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Suprathreshold contrast response in normal and anomalous trichromats.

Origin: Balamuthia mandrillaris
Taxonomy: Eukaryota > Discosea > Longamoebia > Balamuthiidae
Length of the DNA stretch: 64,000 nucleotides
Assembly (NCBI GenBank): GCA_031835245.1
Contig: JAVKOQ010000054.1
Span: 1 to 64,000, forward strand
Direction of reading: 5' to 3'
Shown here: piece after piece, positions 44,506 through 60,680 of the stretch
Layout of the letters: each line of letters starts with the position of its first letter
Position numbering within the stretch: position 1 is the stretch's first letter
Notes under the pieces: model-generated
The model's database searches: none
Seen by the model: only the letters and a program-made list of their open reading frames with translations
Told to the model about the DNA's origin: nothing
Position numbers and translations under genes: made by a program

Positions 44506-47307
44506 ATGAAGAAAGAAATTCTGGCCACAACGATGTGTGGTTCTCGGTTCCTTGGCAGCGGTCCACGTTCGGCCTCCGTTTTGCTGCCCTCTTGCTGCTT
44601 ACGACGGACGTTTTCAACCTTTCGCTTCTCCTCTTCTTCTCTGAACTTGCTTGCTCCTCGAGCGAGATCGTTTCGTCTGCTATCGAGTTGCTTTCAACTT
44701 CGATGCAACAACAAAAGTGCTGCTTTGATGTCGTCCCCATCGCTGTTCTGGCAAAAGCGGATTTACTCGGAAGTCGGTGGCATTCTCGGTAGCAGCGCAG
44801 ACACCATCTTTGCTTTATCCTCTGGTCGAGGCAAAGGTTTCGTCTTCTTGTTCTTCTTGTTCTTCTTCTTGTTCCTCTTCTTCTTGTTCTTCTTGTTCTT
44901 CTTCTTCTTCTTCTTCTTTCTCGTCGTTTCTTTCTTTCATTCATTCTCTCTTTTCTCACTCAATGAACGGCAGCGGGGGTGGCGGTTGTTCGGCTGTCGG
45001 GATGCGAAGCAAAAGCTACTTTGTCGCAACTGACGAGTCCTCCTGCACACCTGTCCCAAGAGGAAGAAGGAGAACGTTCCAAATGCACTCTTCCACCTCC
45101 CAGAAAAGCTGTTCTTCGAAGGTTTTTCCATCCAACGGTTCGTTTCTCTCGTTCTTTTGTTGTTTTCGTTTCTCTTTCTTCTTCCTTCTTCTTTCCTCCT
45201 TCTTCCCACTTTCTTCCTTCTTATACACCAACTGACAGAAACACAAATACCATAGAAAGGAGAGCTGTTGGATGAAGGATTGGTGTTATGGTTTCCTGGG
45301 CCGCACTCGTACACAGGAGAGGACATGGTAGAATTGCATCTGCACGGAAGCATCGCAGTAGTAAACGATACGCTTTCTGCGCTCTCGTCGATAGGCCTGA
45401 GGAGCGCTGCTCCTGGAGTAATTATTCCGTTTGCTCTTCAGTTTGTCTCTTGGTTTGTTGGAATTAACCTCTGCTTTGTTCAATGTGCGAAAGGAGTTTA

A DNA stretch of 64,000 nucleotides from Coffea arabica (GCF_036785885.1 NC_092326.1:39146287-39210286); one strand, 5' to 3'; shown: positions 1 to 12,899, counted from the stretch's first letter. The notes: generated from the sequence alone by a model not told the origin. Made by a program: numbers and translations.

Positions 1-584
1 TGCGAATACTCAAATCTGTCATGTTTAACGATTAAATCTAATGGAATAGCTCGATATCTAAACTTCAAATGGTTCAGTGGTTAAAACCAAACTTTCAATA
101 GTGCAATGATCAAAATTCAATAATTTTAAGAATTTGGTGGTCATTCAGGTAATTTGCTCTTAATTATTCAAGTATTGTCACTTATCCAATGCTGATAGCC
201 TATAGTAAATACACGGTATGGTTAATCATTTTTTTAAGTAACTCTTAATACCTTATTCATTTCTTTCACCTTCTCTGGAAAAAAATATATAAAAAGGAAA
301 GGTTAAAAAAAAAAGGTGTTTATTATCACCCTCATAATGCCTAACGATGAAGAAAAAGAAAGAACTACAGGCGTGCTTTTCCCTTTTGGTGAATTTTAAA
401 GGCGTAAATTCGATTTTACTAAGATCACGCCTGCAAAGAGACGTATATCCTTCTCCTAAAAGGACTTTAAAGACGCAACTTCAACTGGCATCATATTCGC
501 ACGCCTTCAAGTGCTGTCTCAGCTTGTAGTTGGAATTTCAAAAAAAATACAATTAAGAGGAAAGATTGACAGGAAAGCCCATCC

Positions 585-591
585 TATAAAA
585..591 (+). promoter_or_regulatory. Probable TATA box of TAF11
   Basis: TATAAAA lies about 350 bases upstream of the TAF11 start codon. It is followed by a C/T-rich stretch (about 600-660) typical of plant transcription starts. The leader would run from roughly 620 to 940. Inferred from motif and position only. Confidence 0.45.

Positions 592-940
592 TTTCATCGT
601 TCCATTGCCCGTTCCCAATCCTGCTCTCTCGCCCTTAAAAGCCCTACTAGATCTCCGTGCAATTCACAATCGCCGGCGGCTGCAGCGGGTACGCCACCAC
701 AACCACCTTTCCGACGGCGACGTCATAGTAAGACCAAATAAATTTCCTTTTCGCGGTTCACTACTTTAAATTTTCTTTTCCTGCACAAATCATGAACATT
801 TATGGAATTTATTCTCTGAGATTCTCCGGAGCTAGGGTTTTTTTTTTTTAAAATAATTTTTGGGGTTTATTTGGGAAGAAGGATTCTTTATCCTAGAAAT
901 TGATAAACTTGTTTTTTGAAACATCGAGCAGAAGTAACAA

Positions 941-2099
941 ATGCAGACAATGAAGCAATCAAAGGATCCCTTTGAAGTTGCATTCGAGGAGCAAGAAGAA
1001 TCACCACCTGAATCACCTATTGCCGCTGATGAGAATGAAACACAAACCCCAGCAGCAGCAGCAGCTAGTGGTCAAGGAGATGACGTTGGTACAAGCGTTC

Maximum likelihood difference scaling was used to measure suprathreshold contrast response difference scales for low-frequency Gabor patterns, modulated along luminance and L-M color directions in normal, protanomalous, and deuteranomalous observers. Based on a signal-detection model, perceptual scale values, parameterized as $ d^\prime $d', were estimated by maximum likelihood. The difference scales were well fit by a Michaelis-Menten model, permitting estimates of response and contrast gain parameters for each subject. Anomalous observers showed no significant differences in response or contrast gain from normal observers for luminance contrast. For chromatic modulation, however, anomalous observers displayed higher contrast and lower response gain compared to normal observers. These effects cannot be explained by simple pigment shift models, and they support a compensation mechanism to optimize the mapping of the input contrast range to the neural response range. A linear relation between response and contrast gain suggests a neural trade-off between them.

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